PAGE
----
Volunteers

Volunteers are important to Strong Roots.  There is considerable potential for personal development.  The minimum commitment is two and a half hours a week.  This is the time spent on site when attending a session.  If you feel that you are a non-judgemental person who can work in a non-directive manner as a part of a group with vulnerable people please do apply.

Reflections of a volunteer

I started volunteering with Strong Roots because I love gardening and know how much it helps me cope with the problems and stresses in my own life.  I wanted to  share that understanding and never expected to gain so much from the experience myself.

The garden itself is a delight to be in, even on a cold wet day in January.  It’s away from the traffic and hurly burly of the city around it and it feels like a haven. 

Working outside and alongside others seems to create a relaxed atmosphere and I love the sense of common purpose we sometimes find.  There’s no pressure to achieve and people enjoy the sessions in their own individual way, doing as little or much as they wish.  I get a lot from being  in a place where that kind of acceptance is offered.  It’s been a surprise – I began volunteering expecting to help people ‘do’ the garden, but have learnt  that the value is in helping to make it possible to simply ‘be’ in the garden.  Volunteering at Strong Roots is a really positive experience and I find myself looking forward to the session more and more.

Reflections of a former volunteer:I started volunteering at Strong Roots in March after seeing it featured on the UEA’s ‘Volunteering Opportunities of the Month’ page.  I’m an exchange student, and I was attracted to the project because it seemed the perfect opportunity to get out of doors and do some gardening and get involved in the community simultaneously.

My first impressions of Strong Roots were that it was an independent organisation that aimed to provide participants with a safe space to interact with other people.  The focus seemed to be on gardening less as an end product in itself, but more as a means of giving people an easily understandable and enjoyable framework within which to talk to other people.  I was really excited by the energy of the site and there seemed to be to be a lot going on in terms of both the garden and the progress of the project.  I told Lucy I was definitely nterested in volunteering and went through the interview process.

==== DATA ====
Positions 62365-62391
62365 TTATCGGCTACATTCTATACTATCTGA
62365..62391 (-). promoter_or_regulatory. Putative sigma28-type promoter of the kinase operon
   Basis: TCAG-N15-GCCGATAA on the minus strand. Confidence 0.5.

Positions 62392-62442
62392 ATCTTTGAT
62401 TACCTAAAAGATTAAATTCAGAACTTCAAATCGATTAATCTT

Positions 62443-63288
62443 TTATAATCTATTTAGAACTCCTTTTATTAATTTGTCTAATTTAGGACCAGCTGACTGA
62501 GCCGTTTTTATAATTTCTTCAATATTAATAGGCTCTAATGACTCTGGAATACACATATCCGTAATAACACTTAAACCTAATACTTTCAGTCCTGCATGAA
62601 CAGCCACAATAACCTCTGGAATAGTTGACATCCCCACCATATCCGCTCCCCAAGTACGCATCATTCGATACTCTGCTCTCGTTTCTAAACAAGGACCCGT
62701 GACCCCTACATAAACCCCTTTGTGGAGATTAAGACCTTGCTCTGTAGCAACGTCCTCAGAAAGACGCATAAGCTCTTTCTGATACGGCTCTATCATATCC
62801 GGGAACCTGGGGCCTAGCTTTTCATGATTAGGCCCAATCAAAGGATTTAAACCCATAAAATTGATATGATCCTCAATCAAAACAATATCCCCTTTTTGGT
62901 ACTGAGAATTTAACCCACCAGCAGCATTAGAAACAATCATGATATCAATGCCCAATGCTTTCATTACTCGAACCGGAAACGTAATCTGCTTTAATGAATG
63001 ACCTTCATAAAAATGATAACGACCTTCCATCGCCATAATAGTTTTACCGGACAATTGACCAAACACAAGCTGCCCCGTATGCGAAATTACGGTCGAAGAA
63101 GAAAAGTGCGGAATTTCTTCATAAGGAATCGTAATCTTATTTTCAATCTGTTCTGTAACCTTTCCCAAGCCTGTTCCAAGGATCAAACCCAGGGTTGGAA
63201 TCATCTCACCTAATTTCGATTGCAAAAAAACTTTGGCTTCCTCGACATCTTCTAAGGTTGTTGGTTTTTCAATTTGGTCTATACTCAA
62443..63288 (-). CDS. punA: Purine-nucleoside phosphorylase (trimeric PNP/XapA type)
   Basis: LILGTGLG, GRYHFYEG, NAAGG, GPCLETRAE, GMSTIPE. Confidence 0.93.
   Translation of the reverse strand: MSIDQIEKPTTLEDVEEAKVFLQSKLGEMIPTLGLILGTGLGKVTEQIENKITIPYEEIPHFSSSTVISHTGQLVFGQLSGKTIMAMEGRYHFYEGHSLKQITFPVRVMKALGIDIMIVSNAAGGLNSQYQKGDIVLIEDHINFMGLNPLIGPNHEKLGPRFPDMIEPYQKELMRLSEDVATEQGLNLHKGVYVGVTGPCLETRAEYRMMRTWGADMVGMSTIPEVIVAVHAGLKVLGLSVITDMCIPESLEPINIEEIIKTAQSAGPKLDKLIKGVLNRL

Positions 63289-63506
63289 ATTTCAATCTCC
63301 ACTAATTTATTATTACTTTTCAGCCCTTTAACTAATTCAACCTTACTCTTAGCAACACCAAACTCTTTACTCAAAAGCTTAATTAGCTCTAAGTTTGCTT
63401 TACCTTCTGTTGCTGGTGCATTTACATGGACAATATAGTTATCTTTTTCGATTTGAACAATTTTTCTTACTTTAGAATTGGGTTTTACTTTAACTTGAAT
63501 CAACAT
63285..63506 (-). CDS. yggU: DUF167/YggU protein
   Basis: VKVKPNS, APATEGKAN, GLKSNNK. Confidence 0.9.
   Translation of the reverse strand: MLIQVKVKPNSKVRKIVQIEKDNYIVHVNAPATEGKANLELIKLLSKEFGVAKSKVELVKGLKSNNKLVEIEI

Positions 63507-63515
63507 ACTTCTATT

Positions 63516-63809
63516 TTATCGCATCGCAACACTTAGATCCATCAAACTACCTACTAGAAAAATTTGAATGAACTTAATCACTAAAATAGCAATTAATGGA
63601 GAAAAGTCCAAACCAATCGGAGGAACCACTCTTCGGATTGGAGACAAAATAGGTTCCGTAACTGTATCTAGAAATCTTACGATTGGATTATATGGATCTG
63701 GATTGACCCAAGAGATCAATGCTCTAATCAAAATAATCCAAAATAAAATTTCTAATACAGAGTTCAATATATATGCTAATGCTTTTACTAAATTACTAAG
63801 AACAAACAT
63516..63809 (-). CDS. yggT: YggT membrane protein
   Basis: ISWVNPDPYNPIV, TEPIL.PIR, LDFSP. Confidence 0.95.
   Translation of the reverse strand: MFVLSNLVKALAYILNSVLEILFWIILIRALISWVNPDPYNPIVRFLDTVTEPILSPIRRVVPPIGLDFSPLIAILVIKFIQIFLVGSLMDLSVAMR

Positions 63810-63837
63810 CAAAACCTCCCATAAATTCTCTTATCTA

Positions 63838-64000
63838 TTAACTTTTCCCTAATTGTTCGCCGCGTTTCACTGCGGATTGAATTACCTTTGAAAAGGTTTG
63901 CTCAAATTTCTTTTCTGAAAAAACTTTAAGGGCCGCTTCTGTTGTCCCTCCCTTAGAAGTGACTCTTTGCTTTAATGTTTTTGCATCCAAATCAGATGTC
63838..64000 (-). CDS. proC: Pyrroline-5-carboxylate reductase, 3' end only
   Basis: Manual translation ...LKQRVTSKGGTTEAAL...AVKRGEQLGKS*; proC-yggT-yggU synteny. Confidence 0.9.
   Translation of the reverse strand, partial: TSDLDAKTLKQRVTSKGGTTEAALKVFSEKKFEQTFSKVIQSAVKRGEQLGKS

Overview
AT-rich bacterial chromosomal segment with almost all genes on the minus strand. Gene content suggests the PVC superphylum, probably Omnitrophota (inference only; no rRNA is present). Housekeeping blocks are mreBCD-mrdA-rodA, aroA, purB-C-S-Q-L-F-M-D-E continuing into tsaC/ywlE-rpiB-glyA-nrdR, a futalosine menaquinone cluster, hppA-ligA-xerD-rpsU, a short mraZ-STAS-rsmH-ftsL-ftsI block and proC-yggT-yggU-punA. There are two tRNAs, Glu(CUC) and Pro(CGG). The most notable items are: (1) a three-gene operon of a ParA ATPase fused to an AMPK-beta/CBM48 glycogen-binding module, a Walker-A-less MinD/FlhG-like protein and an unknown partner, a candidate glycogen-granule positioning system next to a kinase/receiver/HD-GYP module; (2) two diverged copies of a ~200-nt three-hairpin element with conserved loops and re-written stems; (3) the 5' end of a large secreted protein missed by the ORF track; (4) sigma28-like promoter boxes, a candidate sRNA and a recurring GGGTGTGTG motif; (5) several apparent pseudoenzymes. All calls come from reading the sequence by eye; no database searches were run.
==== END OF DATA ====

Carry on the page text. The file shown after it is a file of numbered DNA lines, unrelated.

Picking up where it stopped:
I initially began volunteering for one session a week, though by the end of my time at Strong Roots I was working two.  At the start of each session I was to arrive to arrive at the allotment fifteen minutes before the start of each session to help Lucy set up and talk  a little bit about what needed to happen in the garden, as well as any particular needs of the participants coming to the session.  When the participants arrived I’d say hello to everyone and then start working in the garden with everyone else.  Lucy and I discussed the importance of interacting in a way that was natural but that focused on the way participants wanted to interact and felt comfortable with.  The project has a real emphasis on participants being as autonomous as possible, and this is definitely reflected in the way the various groups function and feel.

 My experience as a Volunteer at Strong Roots:

I have really enjoyed my time volunteering at Strong Roots.  It’s lovely to get out in the open air and do something worthwhile and it is also very grounding to get your hands dirty!  Being on the allotment feels like being out of Norwich. I’ve met some really interesting people, and the project feels like a very therapeutic environment. It’s lovely to see participants open up and gain confidence, and get involved in planning what to do.  Volunteering has also given me confidence to try new things and change direction.  I would recommend it to anyone.